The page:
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Policy Exchange reveals the real scale of joblessness to be verging on six million

11.15am update: Just this morning the latest figures for the number of 18-24 year olds Not in Education, Employment or Training (NEET) have been released, which have hit a record high of 835,000, equivalent to 17.6% of that age bracket.

Shadow Universities and Skills Secretary, David Willetts, commented: 

"More than one in six young people are now without a job or a place in education or training. Ministers have comprehensively failed to get a grip on this crisis. Young people don't need more empty promises or celebrity gimmicks. They need more apprenticeship opportunities, more postgraduate places and better careers advice.”


Picture 4Policy Exchange scores a good media hit with the splash in today's Daily Express, coupled with coverage elsewhere in the papers, as it reveals the  true scale of unemployment across the country.

A new report by the think-tank puts the actual number of Britons out of work and living on benefits at 5.96 million - somewhat different from the official tally of 2.44 million, according to the latest figures.

Policy Exchange calculates the figure based on the number of those of working age living off the following benefits:

  • 1.58 million on Jobseeker's Allowance
  • 2.6 million on incapacity benefit and the new Employment and Support Allowance
  • 736,000 on lone parents' benefits
  • 400,000 on carers' benefits
  • 363,000 on disability benefits
  • 182,000 on other income-related benefits 
  • 95,000 on bereavement benefits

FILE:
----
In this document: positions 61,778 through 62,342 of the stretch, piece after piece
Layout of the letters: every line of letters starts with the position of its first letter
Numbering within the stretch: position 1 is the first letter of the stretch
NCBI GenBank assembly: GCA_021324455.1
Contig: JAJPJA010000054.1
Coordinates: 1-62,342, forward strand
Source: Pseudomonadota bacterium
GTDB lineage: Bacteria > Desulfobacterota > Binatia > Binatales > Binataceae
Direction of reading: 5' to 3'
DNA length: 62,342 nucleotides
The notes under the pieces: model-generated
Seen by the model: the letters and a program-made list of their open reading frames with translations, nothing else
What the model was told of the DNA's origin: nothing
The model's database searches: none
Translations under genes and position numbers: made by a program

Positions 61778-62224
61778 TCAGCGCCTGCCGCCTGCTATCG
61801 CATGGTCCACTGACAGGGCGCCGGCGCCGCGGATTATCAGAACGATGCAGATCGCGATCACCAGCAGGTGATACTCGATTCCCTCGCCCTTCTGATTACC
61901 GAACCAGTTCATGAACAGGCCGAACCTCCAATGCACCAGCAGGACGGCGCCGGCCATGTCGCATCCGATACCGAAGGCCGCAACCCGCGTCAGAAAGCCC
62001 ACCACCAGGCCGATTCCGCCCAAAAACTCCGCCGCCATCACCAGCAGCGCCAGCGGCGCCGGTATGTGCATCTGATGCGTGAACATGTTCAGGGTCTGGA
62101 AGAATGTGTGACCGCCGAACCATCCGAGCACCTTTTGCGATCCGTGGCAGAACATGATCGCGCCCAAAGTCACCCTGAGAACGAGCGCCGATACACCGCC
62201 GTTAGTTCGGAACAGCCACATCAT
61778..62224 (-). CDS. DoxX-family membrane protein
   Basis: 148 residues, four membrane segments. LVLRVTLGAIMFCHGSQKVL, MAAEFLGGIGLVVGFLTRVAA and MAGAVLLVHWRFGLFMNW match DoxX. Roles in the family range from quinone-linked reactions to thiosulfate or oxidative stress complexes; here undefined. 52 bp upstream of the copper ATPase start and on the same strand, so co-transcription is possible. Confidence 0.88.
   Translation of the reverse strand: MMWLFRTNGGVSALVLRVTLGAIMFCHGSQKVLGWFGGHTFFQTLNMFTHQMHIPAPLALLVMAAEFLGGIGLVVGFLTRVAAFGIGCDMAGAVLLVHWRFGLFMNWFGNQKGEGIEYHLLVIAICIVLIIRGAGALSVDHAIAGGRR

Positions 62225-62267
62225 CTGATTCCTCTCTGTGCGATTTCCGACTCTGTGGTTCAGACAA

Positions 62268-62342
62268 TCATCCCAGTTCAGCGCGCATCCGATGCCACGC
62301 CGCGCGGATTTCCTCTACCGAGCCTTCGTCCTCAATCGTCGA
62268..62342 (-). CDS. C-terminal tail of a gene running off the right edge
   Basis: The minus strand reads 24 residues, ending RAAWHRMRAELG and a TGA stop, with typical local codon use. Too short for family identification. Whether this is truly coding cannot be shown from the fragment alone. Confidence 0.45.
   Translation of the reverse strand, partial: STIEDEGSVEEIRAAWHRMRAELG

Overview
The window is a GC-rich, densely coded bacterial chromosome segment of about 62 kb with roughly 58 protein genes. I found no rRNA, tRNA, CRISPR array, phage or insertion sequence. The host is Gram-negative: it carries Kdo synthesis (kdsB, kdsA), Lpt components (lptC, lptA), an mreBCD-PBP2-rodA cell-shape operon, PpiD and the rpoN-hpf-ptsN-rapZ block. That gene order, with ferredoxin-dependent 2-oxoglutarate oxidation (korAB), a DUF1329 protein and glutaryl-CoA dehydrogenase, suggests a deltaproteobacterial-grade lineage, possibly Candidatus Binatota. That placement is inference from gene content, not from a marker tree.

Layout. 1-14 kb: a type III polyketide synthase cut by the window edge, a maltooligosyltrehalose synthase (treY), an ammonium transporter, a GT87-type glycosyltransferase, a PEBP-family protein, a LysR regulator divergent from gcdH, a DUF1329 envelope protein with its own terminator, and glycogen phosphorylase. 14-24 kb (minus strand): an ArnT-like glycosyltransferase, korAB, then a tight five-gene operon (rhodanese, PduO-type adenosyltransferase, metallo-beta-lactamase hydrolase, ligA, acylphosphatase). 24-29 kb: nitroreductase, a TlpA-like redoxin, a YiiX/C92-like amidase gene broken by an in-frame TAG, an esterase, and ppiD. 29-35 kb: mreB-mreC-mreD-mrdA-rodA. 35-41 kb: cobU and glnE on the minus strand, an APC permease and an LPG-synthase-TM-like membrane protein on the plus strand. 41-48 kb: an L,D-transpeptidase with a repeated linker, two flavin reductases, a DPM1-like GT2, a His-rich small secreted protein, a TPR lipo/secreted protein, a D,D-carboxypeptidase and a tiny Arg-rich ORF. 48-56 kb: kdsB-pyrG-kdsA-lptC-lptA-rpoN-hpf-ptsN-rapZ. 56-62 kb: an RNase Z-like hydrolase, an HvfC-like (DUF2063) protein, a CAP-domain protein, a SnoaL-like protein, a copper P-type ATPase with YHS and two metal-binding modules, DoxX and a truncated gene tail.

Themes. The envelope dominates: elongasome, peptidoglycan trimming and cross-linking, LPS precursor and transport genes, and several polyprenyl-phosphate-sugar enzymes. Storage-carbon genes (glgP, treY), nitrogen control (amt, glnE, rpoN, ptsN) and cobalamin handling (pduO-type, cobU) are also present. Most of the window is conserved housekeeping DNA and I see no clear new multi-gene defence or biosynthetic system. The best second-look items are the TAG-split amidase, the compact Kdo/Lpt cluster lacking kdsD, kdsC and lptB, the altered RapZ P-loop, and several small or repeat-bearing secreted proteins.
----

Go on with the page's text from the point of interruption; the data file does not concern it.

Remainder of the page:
It also reminds us that the cost of the benefits system has risen from £93 billion in 1997 to £193 billion today, all of which will present a considerable challenge for an incoming Conservative Government if elected next year, as Policy Exchange's director Neil O'Brien explains:

“The narrow unemployment figures we are used to seeing tell you less and less about the real number of people who are trapped on benefits. To get the full picture you have to look at all the different benefits, including Incapacity Benefit and Income Support.

"Our unreformed benefits system is too complicated. It gives people too little financial incentive to work, and too little pressure and help to find work. Other countries have successfully reduced the number on benefits. We will need to totally change our system. There’s nothing kind about leaving people to rot on benefits.”

Shadow Work and Pensions Secretary, Theresa May, said the report demonstrated the urgent need for radical welfare reform:

"These figures plainly show ­Labour’s complete failure to get to grips with our welfare system. Too many people have been abandoned on out-of-work benefits and now sadly the recession has made their situation even more desperate. The Government should adopt Conservative proposals for bold, radical welfare reform to help these people and their families before it’s too late.”

Mrs May gave a speech identifiying the principles underpinning the Conservative approach to welfare reform earlier in the year and also answered Conservative Home readers' questions about welfare reform and unemployment.

Jonathan Isaby


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